Adam Carolla is perhaps most famous for his work on television in the late 1990s and early 2000s with both The Man Show and Loveline airing on Comedy Central. During that time his profile increased and he eventually went into radio doing morning work in his native Los Angeles. After his station switched from talk to pop music, he started his own podcast to keep his talk radio vibe active and his comedy sharp. He does a live podcast at least once a week with streaming video and public call ins, but his signature features are still his rants and raves about life’s daily observations. He has an untrained background in psychoanalysis allowing for him to have insightful thoughts on why people behave in certain ways, but he also enjoys making base humorous jokes that never fail to amuse. Carolla’s ability to keep up an always intriguing stream of thoughts is one of his most impressive qualities, and even though this sometimes means he’s talking over his guests, he also knows when to shut up and let them shine as well.
Billing itself as “The World’s Only Rock & Roll Talk Show,” Sound Opinions does for music what Siskel & Ebert did for movies. Chicago Tribune music columnist Greg Kot and Vocolo.com blogger Jim DeRogatis host the program, which features a wide variety of guests (recent live performances include Weezer, K’Naan, Vivian Girls, and the XX), in-depth looks at classic albums, news, reviews, and interviews (whew!). Sound Opinions aims to be a one-stop shop for everything music.
This weekly podcast is truly one of the hidden gems on the Internet. Scharpling’s call-in radio show has featured on-air guests like Patton Oswalt, Ted Leo, Aimee Mann, and Zach Galifianakis. Scharpling is also a huge music fan. I love how he interweaves bands into conversations with callers (often times with epic sarcasm). Since The Best Show podcast is taken straight from the WFMU program (Tuesday nights 8-11 PM EST at wfmu.org), some might find it a bit long at over 2.5 hours, but I think if you’re a fan of comedy and great music, you won’t even notice how quickly time goes by.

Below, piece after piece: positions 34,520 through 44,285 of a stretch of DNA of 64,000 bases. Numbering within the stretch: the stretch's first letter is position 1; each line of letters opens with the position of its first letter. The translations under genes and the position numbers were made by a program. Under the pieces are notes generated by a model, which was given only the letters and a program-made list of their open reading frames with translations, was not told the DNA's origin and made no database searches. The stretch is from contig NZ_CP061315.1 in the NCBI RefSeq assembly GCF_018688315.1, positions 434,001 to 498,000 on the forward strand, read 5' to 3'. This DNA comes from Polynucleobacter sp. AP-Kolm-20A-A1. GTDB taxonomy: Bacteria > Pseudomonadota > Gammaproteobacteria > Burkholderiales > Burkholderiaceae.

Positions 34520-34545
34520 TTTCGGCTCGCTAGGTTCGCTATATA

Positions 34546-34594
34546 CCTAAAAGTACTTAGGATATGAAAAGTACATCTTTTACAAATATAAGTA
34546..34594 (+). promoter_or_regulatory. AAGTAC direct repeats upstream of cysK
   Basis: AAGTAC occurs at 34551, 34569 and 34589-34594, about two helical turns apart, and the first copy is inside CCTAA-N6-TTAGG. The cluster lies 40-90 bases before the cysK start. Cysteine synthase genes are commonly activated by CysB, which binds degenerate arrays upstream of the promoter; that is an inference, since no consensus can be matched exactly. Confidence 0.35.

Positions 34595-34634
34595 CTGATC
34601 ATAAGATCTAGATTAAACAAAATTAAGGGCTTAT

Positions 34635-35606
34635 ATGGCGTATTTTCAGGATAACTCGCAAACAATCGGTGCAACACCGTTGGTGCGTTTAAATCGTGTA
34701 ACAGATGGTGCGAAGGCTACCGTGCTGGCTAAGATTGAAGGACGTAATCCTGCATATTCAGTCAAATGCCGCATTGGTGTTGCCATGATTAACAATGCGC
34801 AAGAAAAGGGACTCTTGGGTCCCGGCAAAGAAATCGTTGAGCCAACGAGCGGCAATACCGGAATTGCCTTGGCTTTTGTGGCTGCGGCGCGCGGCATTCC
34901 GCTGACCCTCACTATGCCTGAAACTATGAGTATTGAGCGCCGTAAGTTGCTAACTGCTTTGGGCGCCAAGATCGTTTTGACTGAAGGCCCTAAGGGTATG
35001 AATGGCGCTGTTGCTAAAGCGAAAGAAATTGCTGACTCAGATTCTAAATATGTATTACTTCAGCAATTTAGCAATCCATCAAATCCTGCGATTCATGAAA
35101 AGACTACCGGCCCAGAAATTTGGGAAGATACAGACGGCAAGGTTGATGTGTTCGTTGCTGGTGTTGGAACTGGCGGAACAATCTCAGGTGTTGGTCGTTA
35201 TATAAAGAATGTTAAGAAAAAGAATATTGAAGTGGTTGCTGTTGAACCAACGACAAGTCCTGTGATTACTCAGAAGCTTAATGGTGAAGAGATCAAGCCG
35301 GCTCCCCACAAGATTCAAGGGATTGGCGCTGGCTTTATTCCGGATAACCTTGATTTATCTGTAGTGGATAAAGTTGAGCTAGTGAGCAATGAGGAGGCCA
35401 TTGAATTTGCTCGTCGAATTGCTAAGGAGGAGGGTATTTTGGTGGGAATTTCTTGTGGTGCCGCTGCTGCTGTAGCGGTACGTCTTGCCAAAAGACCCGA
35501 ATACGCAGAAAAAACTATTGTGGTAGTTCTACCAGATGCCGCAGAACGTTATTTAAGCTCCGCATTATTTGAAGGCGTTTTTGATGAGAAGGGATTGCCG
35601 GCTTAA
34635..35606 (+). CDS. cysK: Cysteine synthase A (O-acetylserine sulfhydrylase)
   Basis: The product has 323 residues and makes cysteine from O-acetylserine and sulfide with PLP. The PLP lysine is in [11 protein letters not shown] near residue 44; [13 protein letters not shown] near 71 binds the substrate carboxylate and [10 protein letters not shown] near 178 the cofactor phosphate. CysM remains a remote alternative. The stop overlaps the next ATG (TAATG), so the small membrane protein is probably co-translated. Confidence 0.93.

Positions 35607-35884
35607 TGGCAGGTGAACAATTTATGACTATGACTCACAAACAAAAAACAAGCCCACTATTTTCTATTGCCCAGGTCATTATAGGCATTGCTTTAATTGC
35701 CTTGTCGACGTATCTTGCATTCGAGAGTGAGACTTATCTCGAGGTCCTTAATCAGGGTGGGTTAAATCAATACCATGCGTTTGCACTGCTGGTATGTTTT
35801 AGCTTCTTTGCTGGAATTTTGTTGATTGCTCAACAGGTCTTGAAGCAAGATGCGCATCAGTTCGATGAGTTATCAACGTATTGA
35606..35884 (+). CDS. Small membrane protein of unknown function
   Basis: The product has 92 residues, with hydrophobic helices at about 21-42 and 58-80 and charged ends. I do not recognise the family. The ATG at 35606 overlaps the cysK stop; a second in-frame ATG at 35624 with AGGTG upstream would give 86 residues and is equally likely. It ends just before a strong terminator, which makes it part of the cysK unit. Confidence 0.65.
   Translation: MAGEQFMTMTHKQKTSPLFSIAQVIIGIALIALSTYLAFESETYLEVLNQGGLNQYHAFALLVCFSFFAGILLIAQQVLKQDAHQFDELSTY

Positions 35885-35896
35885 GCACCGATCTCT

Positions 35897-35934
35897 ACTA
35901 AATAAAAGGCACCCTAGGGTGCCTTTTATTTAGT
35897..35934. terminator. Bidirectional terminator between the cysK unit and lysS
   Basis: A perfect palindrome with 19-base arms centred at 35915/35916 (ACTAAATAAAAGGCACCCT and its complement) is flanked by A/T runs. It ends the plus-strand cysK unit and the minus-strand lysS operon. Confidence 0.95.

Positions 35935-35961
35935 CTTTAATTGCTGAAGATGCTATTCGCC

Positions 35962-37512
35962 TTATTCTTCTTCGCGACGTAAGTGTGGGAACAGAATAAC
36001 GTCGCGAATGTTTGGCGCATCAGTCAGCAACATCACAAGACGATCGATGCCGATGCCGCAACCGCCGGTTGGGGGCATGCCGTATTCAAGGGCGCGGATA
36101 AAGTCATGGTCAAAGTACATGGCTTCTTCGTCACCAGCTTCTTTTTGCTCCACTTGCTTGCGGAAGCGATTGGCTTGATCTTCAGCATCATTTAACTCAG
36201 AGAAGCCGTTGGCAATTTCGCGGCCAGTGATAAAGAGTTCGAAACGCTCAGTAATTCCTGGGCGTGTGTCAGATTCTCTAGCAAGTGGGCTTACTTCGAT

Bill Simmons is perhaps ESPN.com’s premier writer and personality, with a column that gets its own box on the front page of the website. Thus, his work is by no means a secret and small-time. Since the podcast began in May 2007 he’s proven over and over again that he is an excellent conversationalist and a fantastic interviewer on his chosen topics. Generally his work revolves around either sports or pop culture, and he often has guests that are either a notable name or one of his buddies. Simmons does a fantastic job with the interview phase – he asks interesting questions yet makes lots of jokes along the way. The mere fact that I will listen to his podcast even when he’s discussing something I’ve never watched (any Reality TV) is telling about how enjoyable his podcast is. He is funny, poignant, and fascinating – elements to which all podcasts should aspire.
Just when you thought there was an endless flood of new music to filter through, our neighbors to the north serve up the weekly CBC Radio 3 Podcast. The podcast showcases Canadian indie artists hosted by veteran CBC radio personality Grant Lawrence. Lawrence obviously loves his job and talks through each week’s playlist with gusto and an impressive knowledge of the scene that goes back to the early 90s. One of the most popular Canadian-based podcasts of all time, it kind of makes you sad that very little of it’s kind exists for American indie music. A must for music fans always hungry for something new.
Daves of Thunder is a podcast hosted by a friend of both Bill Simmons and Adam Carolla, a Mr. David Dameshek. Dameshek also invited along his former show’s “humorist” David Feeney and together they have started a podcast that does little more than provide for a once-a-week hour of humor and entertainment. Only 11 episodes in, they are still figuring out their podcast’s purpose, but that does not mean they haven’t had some of the most hilarious moments of these three shows. Dameshek goes overboard with his love of Pittsburgh sports and 1980s movies, but any form of absurdity that he brings to the table allows for Feeney to create some sort of ingenious mocking and hilarious rant. Feeney is a brilliant writer and the perfect foil for Dameshek, while Dameshek has the honed radio voice and public speaking skills. Clearly these are two friends who know how to mock one another without taking it too far – a skill too few have mastered.